Canned Beef Consommé vs. Beef Broth

What’s the difference between canned beef consommé and beef broth? Can they be used ­interchangeably?

In restaurant kitchens, consommé is meat broth that has been enriched and ­clarified using a “raft,” an assemblage of egg whites and ground meat that forms, then floats on top of the pot as the broth simmers, and traps the proteins that cause cloudiness. Several canned soup companies market canned condensed “consommé” as well as broth. Comparing the ingredients listed on the labels of the two revealed that the main difference (assuming the same brand) is that the consommé includes gelatin and other additives to add body.

The two big national brands that offer both consommé and broth are Campbell’s and Heinz. Tasting the consommé and broth from both brands side by side, we found that the consommé was more viscous at room temperature. Also, a few tasters noticed that soups made with consommé had a little more body than soups made with broth from the same brand, but the difference wasn’t significant. We also found that we were able to swap out broth for consommé in recipes without much difference, save for one element: salt.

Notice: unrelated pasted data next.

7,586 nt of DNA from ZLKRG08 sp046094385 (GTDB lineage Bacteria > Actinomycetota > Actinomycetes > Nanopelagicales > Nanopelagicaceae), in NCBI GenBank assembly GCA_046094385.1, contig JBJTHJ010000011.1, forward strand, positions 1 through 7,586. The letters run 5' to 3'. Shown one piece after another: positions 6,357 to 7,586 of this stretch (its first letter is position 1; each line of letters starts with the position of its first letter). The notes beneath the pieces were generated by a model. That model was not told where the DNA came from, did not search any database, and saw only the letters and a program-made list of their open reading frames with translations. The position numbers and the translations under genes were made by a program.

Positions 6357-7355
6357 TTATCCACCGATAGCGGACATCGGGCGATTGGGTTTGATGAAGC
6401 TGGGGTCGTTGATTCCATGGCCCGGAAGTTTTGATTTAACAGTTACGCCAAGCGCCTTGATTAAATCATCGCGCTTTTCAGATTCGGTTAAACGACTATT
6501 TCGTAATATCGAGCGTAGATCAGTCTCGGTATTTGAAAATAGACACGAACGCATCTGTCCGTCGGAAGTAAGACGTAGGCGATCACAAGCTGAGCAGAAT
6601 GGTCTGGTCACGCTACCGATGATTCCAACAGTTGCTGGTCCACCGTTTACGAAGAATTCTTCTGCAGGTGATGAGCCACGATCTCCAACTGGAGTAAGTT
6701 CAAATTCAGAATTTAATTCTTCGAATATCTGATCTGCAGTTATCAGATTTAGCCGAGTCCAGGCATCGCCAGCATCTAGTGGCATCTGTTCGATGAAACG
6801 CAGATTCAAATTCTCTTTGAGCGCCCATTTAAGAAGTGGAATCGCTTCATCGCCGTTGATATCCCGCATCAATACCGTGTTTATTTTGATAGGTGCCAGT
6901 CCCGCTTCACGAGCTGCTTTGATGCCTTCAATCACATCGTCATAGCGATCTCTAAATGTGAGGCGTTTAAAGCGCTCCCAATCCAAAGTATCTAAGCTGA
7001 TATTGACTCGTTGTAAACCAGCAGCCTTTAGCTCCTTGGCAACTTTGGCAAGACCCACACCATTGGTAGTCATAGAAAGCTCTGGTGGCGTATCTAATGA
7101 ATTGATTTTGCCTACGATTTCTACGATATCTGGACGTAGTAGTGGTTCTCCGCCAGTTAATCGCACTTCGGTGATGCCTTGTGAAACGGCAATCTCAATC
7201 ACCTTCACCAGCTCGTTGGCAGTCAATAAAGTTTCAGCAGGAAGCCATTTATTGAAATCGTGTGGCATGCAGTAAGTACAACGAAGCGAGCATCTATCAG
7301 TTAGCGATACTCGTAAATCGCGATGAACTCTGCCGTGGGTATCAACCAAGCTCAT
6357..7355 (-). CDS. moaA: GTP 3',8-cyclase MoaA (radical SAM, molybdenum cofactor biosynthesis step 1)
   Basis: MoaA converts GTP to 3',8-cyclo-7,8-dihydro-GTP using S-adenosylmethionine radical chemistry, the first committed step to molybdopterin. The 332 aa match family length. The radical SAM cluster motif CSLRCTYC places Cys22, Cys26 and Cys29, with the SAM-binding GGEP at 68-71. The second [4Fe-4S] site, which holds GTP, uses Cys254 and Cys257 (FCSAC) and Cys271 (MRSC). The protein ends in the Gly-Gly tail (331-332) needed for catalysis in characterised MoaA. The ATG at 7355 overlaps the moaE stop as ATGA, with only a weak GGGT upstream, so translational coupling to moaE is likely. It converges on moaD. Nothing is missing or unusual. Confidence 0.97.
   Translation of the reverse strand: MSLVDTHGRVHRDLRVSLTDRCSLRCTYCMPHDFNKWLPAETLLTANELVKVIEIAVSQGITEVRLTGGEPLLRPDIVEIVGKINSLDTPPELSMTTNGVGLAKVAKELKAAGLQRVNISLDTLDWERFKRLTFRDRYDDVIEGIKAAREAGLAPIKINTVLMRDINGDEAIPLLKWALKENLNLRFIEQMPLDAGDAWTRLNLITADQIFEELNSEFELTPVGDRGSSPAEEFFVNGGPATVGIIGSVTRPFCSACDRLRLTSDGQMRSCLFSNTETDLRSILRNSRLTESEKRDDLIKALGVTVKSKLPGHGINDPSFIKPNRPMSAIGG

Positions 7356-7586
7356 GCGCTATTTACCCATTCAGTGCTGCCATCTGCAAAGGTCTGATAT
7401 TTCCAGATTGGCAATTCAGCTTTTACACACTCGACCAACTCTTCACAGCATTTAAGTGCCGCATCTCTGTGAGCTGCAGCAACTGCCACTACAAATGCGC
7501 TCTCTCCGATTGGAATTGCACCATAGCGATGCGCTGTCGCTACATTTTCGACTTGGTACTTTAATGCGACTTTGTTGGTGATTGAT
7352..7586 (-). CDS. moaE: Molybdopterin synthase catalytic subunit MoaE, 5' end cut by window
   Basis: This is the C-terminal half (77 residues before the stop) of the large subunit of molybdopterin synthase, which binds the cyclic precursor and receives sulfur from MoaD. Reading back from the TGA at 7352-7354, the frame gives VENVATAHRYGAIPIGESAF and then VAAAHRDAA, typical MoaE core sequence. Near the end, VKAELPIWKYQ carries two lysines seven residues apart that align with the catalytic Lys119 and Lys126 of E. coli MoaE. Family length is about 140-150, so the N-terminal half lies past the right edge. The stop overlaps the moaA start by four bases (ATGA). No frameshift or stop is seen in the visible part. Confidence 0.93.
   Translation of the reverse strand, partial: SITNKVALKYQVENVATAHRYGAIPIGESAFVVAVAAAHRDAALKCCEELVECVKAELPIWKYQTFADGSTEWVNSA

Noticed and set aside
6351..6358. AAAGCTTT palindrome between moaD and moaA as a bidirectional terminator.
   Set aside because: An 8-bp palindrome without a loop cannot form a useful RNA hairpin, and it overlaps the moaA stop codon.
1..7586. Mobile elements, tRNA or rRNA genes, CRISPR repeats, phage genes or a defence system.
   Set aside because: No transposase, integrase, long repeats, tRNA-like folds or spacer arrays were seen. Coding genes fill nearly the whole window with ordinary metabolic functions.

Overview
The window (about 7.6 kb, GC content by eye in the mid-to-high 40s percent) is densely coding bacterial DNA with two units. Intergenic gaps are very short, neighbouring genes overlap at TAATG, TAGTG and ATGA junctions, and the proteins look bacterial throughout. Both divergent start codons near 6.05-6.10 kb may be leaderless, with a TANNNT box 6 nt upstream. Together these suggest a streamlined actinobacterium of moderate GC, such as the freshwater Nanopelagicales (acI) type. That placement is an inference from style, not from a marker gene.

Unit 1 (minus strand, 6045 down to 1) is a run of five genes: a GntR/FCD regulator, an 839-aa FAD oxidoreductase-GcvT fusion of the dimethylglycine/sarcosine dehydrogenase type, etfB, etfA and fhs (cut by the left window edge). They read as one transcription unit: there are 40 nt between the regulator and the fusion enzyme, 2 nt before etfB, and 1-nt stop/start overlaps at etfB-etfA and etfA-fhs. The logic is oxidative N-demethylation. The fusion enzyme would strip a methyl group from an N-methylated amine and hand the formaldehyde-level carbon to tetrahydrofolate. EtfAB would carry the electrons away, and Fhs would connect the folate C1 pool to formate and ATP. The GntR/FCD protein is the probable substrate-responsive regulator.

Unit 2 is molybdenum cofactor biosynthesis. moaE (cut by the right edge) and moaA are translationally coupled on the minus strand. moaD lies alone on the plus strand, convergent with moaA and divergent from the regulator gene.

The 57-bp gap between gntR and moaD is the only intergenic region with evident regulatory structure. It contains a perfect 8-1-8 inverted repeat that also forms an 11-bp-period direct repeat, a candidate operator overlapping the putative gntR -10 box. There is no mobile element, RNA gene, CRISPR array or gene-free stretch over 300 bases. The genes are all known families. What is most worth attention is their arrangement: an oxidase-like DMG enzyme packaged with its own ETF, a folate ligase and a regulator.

The commercial consommés were incredibly salty; we much prefer our recommended beef broth, Rachael Ray Stock-in-a-Box All-Natural Beef-Flavored Stock, for soups and all other recipes that call for beef broth. (Rachael Ray does not make consommé.)

THE BOTTOM LINE: Canned consommé is different from canned broth in that consommé typically contains gelatin and is saltier. You can use them interchangeably in most recipes if you correct the seasoning for the salty consommé.

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